With all due respect to Father Gary, the greatest lesson I learned last Sunday had nothing to do with his well-crafted homily. And you don’t have to be Catholic to appreciate this story and gain a good insight or two.
Last Sunday at Mass, my buddy John stood up to share the first reading. John is a former U.S. bankruptcy judge. Even when he's not reading, he is always impeccably dressed and otherwise on point. Last Sunday was no exception.
In his crisp khaki pants and navy
And that's when things got awkward.
Now even if you’ve never read at church, you’ve probably had your own version of this experience: You stand before a large crowd of people, you look down at the passage you're supposed to read, and you realize it's not there. My old professor Dr. J calls these situations "psychological fire drills."
So you flip the page of the book in front of you. No luck. Undaunted, you keep on flipping. Nothing. In John’s case, you flip pages forward and backward, your eyes scanning to no avail.
The priest starts to squirm, but the people are fine. Quiet. Patient. Respectful. Maybe silently praying.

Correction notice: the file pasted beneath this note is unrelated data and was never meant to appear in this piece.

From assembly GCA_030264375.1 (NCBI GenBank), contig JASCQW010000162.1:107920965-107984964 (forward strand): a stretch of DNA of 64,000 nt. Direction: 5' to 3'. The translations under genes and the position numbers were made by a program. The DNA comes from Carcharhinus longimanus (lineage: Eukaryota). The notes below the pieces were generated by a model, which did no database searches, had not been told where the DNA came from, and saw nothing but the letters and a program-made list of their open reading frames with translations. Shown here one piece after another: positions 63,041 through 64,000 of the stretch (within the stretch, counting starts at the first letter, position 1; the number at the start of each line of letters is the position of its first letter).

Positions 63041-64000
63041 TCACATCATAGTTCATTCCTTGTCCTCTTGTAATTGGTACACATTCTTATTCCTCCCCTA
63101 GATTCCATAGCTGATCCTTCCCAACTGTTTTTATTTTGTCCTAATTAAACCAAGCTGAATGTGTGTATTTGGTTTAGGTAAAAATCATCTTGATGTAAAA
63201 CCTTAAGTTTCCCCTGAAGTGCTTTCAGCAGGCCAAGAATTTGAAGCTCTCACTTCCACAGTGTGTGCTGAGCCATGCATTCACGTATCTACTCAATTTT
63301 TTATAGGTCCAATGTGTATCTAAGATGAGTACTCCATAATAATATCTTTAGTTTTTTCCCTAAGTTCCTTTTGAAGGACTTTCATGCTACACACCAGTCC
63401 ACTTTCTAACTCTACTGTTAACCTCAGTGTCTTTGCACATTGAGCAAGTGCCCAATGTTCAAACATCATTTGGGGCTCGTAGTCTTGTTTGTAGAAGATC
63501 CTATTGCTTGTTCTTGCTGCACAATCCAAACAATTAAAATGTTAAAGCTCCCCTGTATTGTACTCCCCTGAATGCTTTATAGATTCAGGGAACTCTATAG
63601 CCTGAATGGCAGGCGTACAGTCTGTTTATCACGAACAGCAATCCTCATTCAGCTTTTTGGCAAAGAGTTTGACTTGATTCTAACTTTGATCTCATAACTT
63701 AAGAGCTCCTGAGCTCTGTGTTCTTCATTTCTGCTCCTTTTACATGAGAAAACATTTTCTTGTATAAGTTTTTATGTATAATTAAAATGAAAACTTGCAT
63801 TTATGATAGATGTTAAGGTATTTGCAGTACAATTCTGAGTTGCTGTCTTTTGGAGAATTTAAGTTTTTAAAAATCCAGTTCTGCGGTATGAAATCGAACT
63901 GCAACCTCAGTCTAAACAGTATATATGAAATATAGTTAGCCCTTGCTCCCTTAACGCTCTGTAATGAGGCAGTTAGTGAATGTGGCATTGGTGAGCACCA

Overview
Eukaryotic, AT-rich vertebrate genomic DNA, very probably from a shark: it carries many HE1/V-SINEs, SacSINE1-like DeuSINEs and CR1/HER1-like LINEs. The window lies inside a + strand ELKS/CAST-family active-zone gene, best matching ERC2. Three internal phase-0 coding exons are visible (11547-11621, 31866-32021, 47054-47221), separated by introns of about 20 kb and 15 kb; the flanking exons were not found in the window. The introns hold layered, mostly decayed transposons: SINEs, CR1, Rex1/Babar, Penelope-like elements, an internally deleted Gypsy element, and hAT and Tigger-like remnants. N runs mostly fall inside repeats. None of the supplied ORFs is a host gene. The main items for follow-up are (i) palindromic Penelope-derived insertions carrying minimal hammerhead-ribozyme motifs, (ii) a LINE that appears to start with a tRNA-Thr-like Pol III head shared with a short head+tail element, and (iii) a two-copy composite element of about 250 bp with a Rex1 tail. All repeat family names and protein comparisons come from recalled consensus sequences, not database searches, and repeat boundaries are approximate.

John receives the book gratefully and opens it up. And starts flipping.
By now the congregation has burst out laughing, myself included. I can't remember the last time any of us have laughed this hard at Mass. For one thing, we’re all relieved this is happening to John and not us.
In the time it's taking him to find the first reading, you could have had brunch.
For a brief, memorable moment, the laughter continues. John is still scanning the pages but his puzzled look has morphed into an ear-to-ear smile. It is clear we are all in on this joke together—and that's when it hits me:
This church I joined last year, almost by accident, was a place where it's okay not to be perfect. Mistakes are allowed, people are celebrated, and when there is a mishap, you live to laugh about it with a few hundred of your closest friends.
A light goes on ...
If laughter and acceptance add value to the one hour of the week spent in worship, how much more should we look for these traits in the
Don't settle for an environment where you have to walk on eggshells. Life is too short, the work hours are too long, and your time is too precious. And I'm not one to use the word "precious."
But if your workplace doesn't allow you to take risks, have an occasional off day, laugh, cry, or otherwise be human, you may have some discerning to do. Are you being called to stay and change your environment—or move somewhere else before the environment changes you?
Special thanks to John H. for letting me share this story.
Don't settle for an environment where you have to walk on eggshells.
— Gina DeLapa